Campbell's Soup : 5-1 HSC Council also noted applicants' failure to explore possible uses other than Class A office

TRENTON - June 22, 2007

Preservation New Jersey (PNJ), the statewide, grassroots historic
preservation advocacy and education organization, today congratulated the
New Jersey Historic Sites Council (HSC) for its vote yesterday to protect
from demolition Camden's historic Sears building. The Sears Building
is listed in the National and New Jersey Registers of Historic Places.

The HSC found that the applicants - Campbell's Soup Co, the New Jersey
Economic Development Authority (NJEDA) and the Camden Redevelopment Agency -
have not adequately explored the economic feasibility of rehabilitation of
the 1928 landmark Sears building as part of the 90-acre redevelopment plan
that Campbell's and the state are proposing. The Council also noted the
applicants' failure to explore possible uses other than Class A office
space. The HSC offered its help to the applicants to fully investigate
other scenarios that would result in a successful redevelopment for
Campbell's and the community while preserving the historic building
on Camden's Admiral Wilson Boulevard. The Sears Building was included in
PNJ's annual 10 Most Endangered Historic Sites in New Jersey list in 2000.

PNJ also called on State Historic Preservation Officer and DEP Commissioner
Lisa Jackson to uphold the carefully thought out recommendation of the
Historic Sites Council. (The New Jersey Register law allows the DEP
Commissioner to overrule the HSC's recommendation and approve demolition.)

As part of Campbell's development plan the New Jersey EDA has offered up to
$23 million in subsidies for the $90 million redevelopment project, which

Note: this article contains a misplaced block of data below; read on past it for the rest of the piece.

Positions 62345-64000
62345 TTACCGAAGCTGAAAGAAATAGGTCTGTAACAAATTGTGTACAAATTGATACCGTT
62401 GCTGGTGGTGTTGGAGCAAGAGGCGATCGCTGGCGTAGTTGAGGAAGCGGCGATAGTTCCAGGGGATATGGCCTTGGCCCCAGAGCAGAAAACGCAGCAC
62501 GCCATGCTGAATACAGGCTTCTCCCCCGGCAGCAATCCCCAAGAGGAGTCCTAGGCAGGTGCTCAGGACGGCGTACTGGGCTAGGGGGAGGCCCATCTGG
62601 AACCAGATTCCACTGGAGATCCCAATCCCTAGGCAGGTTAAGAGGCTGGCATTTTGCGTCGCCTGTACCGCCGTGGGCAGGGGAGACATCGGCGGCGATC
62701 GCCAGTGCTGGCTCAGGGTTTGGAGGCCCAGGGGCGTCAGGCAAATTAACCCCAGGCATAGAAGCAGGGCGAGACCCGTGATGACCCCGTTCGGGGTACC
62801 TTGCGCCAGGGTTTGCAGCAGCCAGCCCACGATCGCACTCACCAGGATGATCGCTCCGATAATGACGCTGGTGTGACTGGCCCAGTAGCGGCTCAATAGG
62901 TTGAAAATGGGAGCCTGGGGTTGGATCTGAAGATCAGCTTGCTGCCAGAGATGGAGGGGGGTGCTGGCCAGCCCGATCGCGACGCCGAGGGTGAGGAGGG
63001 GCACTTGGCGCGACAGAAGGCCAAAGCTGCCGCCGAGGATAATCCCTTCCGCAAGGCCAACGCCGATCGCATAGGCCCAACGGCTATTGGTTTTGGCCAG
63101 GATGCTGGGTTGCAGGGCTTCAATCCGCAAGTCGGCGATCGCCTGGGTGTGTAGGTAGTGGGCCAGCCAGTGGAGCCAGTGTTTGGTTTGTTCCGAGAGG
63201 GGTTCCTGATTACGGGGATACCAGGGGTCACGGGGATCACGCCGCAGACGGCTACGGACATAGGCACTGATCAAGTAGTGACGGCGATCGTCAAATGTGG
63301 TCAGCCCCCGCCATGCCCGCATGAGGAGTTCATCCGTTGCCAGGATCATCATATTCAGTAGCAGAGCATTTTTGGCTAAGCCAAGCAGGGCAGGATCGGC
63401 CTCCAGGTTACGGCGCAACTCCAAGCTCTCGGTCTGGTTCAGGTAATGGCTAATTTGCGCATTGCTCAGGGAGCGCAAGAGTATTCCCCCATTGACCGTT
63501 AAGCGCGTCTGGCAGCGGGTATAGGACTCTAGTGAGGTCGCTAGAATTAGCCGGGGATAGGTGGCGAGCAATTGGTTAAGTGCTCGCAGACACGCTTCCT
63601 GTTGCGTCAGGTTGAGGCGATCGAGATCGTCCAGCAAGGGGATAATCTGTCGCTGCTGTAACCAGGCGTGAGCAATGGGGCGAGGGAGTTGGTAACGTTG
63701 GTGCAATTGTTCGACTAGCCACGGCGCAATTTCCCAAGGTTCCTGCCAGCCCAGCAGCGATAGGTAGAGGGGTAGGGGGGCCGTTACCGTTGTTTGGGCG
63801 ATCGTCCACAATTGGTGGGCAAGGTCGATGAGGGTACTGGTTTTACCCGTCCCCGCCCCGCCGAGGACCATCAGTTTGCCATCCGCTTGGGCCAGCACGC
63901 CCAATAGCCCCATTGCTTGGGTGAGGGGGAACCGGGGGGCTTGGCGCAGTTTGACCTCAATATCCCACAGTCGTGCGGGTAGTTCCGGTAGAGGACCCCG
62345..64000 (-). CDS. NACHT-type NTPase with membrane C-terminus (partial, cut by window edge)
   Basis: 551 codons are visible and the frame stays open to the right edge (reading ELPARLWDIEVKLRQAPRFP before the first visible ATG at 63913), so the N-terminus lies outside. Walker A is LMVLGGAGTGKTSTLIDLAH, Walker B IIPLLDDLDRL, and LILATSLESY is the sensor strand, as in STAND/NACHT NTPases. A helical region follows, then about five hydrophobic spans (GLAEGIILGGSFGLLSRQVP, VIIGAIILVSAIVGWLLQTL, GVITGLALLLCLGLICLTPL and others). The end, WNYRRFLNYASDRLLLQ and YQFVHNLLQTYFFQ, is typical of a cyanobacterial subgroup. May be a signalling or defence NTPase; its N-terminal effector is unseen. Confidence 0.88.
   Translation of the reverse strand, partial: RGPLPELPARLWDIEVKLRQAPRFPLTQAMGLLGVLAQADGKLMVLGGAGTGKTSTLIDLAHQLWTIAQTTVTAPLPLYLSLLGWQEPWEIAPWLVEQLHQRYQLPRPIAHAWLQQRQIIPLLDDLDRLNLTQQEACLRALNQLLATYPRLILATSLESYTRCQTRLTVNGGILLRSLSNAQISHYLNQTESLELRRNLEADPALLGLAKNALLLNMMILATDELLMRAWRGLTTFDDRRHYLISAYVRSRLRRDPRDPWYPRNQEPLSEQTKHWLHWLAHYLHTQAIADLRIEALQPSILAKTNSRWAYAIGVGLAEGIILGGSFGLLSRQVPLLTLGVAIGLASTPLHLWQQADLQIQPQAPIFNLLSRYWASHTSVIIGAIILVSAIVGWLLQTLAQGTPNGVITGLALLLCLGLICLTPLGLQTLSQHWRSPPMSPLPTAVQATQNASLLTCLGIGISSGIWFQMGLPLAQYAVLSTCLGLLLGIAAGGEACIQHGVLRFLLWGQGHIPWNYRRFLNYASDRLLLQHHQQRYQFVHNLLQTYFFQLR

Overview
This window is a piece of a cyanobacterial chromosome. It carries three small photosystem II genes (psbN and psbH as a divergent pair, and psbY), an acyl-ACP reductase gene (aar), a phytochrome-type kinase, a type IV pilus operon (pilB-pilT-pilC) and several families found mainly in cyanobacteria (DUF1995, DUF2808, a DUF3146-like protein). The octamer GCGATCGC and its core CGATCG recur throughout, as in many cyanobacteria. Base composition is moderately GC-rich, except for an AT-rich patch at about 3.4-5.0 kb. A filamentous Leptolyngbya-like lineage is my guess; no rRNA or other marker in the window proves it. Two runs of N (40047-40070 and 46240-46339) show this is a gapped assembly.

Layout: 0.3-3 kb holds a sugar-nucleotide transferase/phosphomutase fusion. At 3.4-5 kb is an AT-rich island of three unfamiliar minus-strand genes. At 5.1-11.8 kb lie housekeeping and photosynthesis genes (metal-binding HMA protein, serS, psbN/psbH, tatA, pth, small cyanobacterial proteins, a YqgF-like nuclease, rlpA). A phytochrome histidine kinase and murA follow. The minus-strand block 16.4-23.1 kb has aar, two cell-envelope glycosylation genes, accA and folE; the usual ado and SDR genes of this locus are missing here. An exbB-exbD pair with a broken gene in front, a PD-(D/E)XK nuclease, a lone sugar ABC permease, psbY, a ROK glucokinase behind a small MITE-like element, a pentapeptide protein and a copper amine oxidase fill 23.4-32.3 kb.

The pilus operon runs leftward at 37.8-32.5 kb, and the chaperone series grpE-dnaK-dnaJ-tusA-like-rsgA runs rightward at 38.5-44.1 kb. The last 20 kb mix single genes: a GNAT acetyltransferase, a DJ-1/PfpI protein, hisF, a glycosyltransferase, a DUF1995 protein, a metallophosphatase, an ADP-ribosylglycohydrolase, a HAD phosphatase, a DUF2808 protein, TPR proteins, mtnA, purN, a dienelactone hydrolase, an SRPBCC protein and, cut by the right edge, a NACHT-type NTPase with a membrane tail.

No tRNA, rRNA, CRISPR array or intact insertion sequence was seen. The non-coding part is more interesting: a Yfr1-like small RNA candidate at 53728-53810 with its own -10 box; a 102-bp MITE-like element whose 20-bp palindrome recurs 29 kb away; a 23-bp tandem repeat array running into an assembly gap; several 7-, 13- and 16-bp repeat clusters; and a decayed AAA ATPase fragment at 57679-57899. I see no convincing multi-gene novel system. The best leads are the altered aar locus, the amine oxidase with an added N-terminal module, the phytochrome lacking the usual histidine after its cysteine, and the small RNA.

would result in a suburban-style office park that would include the
Campbell's corporate headquarters and areas for other office development.
Preservation New Jersey has criticized the NJEDA and other parties in the
project for describing the Sears building as "an impediment to development"
and calling for its demolition long before any efforts were made to explore
the feasibility of its preservation and its incorporation into the larger
redevelopment. The present Campbell's plan calls for the landmark to be
replaced with a paved parking lot for the office park.

In testimony before the Historic Sites Council yesterday, Ron Emrich, PNJ
Executive Director, pointed to the application's failure to explore historic
preservation easements, New Market Tax Credits and other financial
incentives available to designated historic buildings like the Camden
landmark. Also noted by the PNJ Director is the failure of the State of
New Jersey to enact a state historic preservation tax credit - already
available in 29 states - that would assist in financing the preservation
and rehabilitation of historic commercial and residential buildings,
including the Sears edifice.

The Historic Sites Council's resolution recommending denial of the
demolition noted that there is an alternative proposal for rehabilitation
and re-use of the Sears structure from an international clothing design
company that currently employs at-risk youth in Camden and is seeking to
expand its operations to the historic Sears building.

Preservation New Jersey, founded in 1978, has more than 1,000 organizational
and individual members across the state. The organization advocates for and
promotes historic preservation to protect and enhance the vitality and
heritage of New Jersey┬╣s richly diverse communities. It is the only
statewide, membership-based organization that works to protect unique,
historic "someplaces" from becoming "anyplace."

Preservation New Jersey
30 S. Warren Street
Trenton, NJ 08608
609.392.6418 fax


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